Three days ago I went for a 4 hour+ group ride with 9 others.
This was one day after a very heated relationship discussion that resulted in us deciding that riding together was perhaps not the best for us... but I went along anyway, figuring there would be enough diffusion for us to focus on the fun of riding a bike instead of riding the line of significant other/coach.
The day was hot, but it the ride started at 4:00pm from Lucca. We took off down Via Pesciatina toward the little city of Montecatini. There were two women, and seven men total (and I am going to assume they've each been riding for upwards of 20 years). Rides like this are fun for me even when I don't catch 10% of what they're saying while riding. I've come to realize they're probably discussing points that I'd find very useful - like where we are going, how far, what the climbs are like, where you can stop for water, etc. - but instead, I focus my energy on not crashing into vehicles and others' back tires and stuff. I feel like I can relate to someone who is deaf actually. I silently ride along until someone (normally Cristiano) says "Sonja, questo é una salita di quindici kilometri... vai piano ora, ok? ´E molto lungha." (In english: "Sonja, this is a climb of 15 kilometers (10 miles or so) ... go easy now, ok? It's very long.") It's at that point that I have to readjust my mental spedometer and calculate how hard I can afford to go. But because I enjoy being organized and prepared for things, this tiny factor of not knowing until I'm in something typically brings some unnecessary anxiety to my pedaling.
After 6 km of climbing the 15km climb, I got there 4th. Two people had departed already, and another couple were taking the climb at a very, very slow pace. I don't know why exactly, since it was moderately flat in some parts, and very shaded. They were even in seemingly great condition. Once we waited for another couple of people to arrive at the T in the road, we continued onward. This climb was very, very long in the last 5 km. In fact, the 15km of climbing turned out to be around 18.5 km, finishing near a tiny mountain village that was seriously called Femminamorta (Dead Female). I saw that sign and took a very deep breath... although I was proud that I'd climbed the entire mountain, and proud as can be, I rarely claimed last position (I always pretend I'm racing. It's slightly stupid - and a bit overcompetitive during a training ride, I admit - but hey, so is climbing a mountain inch by inch on a bike, right?)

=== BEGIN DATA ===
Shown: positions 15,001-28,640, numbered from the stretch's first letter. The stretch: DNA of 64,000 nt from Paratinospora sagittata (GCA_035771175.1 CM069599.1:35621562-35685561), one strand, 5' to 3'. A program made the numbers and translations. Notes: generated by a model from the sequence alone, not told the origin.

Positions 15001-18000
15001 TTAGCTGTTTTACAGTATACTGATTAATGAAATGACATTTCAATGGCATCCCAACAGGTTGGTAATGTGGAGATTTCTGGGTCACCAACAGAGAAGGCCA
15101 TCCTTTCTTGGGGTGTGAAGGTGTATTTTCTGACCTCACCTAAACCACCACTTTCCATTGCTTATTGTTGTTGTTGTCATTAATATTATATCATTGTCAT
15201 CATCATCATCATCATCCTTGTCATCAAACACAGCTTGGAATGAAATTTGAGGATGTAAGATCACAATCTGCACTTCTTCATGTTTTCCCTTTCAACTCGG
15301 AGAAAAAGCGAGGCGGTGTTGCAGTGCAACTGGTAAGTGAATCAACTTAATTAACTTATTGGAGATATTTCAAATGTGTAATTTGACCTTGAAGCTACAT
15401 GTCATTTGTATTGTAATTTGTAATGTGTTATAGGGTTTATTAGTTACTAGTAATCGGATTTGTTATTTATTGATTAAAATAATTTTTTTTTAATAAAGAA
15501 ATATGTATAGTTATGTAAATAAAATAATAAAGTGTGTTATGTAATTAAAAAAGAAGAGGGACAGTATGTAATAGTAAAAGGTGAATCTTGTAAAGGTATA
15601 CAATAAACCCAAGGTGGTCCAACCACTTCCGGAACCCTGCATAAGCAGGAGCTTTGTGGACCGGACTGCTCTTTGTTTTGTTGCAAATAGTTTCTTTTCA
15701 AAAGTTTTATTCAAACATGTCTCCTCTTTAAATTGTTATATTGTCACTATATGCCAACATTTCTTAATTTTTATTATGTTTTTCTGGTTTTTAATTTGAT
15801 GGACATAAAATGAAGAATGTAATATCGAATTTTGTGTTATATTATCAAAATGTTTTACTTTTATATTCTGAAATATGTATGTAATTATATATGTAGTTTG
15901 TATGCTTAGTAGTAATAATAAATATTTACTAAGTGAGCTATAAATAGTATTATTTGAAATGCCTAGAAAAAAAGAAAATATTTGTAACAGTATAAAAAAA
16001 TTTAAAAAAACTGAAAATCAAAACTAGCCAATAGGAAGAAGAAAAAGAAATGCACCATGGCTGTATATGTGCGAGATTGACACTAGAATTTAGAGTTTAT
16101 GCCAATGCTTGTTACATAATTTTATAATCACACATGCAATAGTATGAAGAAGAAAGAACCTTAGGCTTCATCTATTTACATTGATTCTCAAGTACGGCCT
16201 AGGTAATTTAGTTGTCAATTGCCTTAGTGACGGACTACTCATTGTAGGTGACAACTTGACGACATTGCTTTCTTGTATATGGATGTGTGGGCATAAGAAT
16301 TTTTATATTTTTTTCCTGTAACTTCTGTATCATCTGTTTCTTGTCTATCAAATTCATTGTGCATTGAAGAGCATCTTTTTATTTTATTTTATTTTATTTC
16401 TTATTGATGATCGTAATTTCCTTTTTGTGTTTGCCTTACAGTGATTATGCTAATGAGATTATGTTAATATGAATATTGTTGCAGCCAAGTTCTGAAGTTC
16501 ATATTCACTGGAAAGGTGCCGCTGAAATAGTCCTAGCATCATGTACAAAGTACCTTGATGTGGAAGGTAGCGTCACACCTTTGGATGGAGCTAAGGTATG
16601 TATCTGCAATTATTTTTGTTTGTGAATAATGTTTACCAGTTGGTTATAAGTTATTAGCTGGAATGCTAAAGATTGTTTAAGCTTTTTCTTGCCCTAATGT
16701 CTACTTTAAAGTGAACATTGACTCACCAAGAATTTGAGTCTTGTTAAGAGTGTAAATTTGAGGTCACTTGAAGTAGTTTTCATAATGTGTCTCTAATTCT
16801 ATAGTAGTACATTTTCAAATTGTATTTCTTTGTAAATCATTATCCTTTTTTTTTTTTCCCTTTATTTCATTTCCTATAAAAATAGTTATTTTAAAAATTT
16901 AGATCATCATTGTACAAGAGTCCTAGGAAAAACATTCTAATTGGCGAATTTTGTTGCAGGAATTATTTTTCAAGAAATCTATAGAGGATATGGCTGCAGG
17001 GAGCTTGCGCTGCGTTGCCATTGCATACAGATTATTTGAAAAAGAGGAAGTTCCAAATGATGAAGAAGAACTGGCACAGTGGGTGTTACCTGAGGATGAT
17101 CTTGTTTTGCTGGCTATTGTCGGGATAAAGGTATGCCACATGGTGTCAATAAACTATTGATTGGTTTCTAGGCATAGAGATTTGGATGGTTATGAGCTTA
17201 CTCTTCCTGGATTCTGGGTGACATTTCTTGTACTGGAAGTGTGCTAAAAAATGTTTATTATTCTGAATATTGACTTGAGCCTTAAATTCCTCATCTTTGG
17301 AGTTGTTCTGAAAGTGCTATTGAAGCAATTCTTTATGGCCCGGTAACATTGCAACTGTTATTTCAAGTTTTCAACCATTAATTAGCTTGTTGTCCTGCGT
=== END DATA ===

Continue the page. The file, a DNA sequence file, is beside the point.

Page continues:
The descent back down towards Lucca was on a very thin, shaded road that wound down the opposite side of the mountain. It was a bit too easy to go really fast and at one point, I was keeping on the tails of Phil and Cristiano to see how fast I could go when all of a sudden, my back wheel jumped twice and skidded on some sand, right before a curve. Keep in mind, there were rarely guard rails, and I have no idea how far down that fall would've been, but I kept her under tighter rein after that scare. I have a problem though: I am addicted to descending. Fast. Really fast, if possible. I don't know why it doesn't scare me very much. I mean, it should. I can get going up to 65 km, like 40mph and I'm not in a steel box or with padding (other than on my bum, which is barely functional as it is). But I can't stop myself from wanting to get really good at the science of descending with the angles and the braking/not braking when you're all crouched down next to the handlebars sucking in the fresh air.
Next week Phil has a race in Northern Italy after which we'll continue Northward to Austria for his Worlds Mountain bike race in a small mountain area called Stattegg, just outside of the large city of Graz. I put my former executive assistant skills to use and booked the coolest, family-run mountain lodge called Pension Lindenhof. They have internet access and a "generous breakfast buffet" that sealed the deal. I've never been to Austria, but I really look forward to the trip. Then at the end of August, I will have to leave our beautiful Lucca life for the big city of Barcelona in order to find us a little apartment for Sept, Oct, and Nov. It's been such a pain trying to figure out where to start, since our situation is limited to 3 months (it's not enough to sign a lease, but not small enough to splurge on a vacation rental).
Time to go out for my own little ride, or run, or yoga session on this beautiful Saturday morning within the farming country of west-central Italia.